“When the magi had departed.” The first words of today’s gospel for this feast of the Holy Family set the tone : Mary and Joseph are on their own. The wise men have saddled up their camels and left town, leaving behind them lingering scents of frankincense and myrrh and some gold as well. The little family departs soon after as well, slipping away at the behest of the angel of the Lord, who tells Joseph to head south toward Egypt and safety, away from King Herod’s frantic, lethal fear. Perhaps the gold will come in handy on the road.
So Mary and Joseph set out on yet another journey, this time with the newborn. Before his birth, they had been a couple ; now they are a family. How mysterious that the first act of this new family must be to run away, to seek shelter in a strange country where they know nobody, where they don’t speak the language, and where they don’t know when they might be able to go back home. How mysterious that Jesus’ first experience of life will be as a refugee, an asylum seeker, an “illegal immigrant.” How mysterious, and yet, how just. Jesus has come to be one of us in every way, to share our experiences in the deepest way possible, to share our life with all its joys, but also all its poverty and pain.
At the end of this Year of Our Lord 2013, when we’ve seen so many hundreds of thousands, if not millions, of people running away from devastation caused by natural and man-made disasters, we also see that Jesus, with his mother and foster father, shared in that experience. And our faith tells us that he continues to share in that suffering and pain right now : hiding from the militia in the bush of Congo or Central African Republic, trying to cross the no-man’s land between Syria and Jordan while under shellfire, huddling under a plastic tarp in the Philippines as Typhoon Hai Yan passes by. Yes, he’s been there and he’s still there, washed up half dead on the shores of Lampedusa after the hellish voyage from north Africa or locked up in a New Mexico detention center for “illegals” who’ve made the terrible trek through the desert from Mexico to the U.S. How mysterious, yet how right it is that Jesus, our Lord and our God, begins his “training” for our life when he is completely helpless, completely dependent, and that this training consists of such an experience.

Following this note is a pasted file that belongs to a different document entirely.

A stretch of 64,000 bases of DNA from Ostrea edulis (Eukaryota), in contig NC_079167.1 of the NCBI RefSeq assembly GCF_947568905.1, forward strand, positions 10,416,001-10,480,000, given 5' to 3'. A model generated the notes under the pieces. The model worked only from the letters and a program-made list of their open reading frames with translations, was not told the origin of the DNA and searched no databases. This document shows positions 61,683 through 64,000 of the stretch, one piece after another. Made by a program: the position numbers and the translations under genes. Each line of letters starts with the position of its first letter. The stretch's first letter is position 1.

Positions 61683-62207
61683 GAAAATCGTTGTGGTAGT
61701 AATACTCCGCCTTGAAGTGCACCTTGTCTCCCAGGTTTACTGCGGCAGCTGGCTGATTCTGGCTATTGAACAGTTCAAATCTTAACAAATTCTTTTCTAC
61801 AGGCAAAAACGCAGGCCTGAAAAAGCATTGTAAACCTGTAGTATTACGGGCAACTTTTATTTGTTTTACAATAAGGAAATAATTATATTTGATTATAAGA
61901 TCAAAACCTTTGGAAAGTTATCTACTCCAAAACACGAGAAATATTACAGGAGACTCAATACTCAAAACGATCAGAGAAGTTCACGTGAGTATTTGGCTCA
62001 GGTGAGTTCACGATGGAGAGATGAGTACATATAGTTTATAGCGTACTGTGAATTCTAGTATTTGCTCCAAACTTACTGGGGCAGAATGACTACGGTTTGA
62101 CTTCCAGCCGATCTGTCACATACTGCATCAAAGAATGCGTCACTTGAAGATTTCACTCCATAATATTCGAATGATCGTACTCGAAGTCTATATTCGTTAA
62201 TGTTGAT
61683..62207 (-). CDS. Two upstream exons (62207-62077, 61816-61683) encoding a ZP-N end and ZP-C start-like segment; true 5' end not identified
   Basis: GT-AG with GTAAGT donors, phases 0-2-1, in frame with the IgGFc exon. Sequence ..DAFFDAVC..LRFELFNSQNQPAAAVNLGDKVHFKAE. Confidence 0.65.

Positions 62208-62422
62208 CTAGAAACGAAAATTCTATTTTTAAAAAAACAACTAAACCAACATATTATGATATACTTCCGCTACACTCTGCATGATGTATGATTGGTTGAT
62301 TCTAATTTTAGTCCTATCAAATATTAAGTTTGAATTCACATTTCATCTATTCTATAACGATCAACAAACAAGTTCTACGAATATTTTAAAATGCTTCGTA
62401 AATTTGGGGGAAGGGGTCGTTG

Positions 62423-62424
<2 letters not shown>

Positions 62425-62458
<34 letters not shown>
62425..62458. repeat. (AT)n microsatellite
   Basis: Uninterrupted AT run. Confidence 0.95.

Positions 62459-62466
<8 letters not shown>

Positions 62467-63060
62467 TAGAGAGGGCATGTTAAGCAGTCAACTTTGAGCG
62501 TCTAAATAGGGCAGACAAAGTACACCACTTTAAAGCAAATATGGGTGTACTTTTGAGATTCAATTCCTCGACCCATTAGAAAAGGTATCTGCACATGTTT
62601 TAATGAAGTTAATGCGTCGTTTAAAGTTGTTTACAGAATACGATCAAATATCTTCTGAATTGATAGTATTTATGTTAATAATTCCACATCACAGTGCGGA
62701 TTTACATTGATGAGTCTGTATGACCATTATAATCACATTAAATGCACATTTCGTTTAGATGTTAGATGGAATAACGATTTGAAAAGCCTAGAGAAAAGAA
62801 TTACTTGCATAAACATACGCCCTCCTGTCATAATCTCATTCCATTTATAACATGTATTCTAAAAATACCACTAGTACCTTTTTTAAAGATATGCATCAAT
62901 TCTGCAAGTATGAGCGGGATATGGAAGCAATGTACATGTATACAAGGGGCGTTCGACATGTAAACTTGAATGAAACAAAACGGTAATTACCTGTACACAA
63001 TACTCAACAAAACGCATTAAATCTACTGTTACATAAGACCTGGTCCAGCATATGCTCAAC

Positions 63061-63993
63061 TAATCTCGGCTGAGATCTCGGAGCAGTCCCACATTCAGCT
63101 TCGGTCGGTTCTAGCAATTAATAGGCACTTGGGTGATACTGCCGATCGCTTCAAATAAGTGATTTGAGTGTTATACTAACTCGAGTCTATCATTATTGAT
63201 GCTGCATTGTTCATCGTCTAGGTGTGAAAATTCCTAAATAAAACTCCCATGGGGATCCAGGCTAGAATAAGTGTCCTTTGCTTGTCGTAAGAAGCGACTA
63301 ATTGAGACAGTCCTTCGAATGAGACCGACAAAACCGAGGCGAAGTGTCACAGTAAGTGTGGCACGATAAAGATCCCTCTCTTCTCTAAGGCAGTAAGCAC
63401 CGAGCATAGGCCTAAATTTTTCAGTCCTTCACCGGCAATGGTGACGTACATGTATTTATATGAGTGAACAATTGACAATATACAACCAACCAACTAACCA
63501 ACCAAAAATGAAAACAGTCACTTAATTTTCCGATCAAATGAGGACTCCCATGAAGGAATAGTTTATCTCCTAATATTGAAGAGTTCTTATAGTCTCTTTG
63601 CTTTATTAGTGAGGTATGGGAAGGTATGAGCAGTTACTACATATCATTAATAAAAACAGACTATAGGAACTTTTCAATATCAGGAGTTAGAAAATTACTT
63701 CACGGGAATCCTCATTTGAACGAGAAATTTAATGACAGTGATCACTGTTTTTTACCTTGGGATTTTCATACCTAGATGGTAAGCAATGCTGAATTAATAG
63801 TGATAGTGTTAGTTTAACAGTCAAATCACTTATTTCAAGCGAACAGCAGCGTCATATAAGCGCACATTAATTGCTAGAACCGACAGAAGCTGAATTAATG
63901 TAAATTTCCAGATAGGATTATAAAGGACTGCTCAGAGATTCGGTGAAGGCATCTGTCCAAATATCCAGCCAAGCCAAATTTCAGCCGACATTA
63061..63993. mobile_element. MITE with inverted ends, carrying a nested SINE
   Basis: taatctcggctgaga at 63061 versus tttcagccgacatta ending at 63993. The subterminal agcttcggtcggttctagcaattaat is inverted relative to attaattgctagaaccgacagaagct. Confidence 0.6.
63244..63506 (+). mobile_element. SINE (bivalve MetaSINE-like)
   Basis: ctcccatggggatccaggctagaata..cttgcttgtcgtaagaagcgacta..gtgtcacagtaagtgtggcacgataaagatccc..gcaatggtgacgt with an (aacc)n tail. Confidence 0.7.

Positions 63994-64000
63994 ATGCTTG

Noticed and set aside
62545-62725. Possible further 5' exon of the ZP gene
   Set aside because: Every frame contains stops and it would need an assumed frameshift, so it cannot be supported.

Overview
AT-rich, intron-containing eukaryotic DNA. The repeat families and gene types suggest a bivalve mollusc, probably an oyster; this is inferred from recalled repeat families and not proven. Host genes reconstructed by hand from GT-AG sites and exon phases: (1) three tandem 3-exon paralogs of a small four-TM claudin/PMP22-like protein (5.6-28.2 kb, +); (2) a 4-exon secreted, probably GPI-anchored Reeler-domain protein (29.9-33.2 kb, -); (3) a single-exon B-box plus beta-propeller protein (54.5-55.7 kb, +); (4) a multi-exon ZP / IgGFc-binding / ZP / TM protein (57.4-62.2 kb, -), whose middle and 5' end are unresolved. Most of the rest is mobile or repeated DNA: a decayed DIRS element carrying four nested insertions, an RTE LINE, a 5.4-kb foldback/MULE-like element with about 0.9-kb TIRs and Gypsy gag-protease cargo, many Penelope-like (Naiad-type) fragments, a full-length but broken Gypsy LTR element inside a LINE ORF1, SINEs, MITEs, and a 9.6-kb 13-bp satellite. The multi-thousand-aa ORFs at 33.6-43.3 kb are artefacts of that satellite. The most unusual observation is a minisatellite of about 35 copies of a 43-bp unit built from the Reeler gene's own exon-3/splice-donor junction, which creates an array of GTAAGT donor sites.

All of this brings us back to the notion of “family.” Jesus needed mother and father to carry him through this first harrowing experience of life as a member of the human family. But he also needed them for other experiences of that same life : experiences of joy and tenderness, of work and play, experiences of himself as son, in relation with them and then with others – other members of the families of Joseph and Mary, their friends and neighbors. The Holy Family gave Jesus his first understanding of who he was in the world.
How about your family ? It’s probably a mix of good and bad, sometimes more one than the other. You’ve surely got some scars as well as some good memories ; most likely you’d say, “Well, we’re not exactly the Holy Family, you know !” And yet — you know — every family is or can be a holy family, even if only for a heartbeat. And the family that you’re with right now – whether you’re a mother, a father, a son, a daughter, a sister or brother, a grandma, uncle, auntie, or cousin three times removed – or even just a friend – that’s for real. That’s where you’re living your life. Why not turn to that life and those people today in love and gratitude ? And while you’re turning, be prepared to see Jesus in the midst of them all, right there in the laughter and the tears, the chaos and the anger, the long-suffering and the creativity, the wonder and the love. Why ? Because that is his name : Emmanuel, God with us.
Sr Nuala Cotter, ra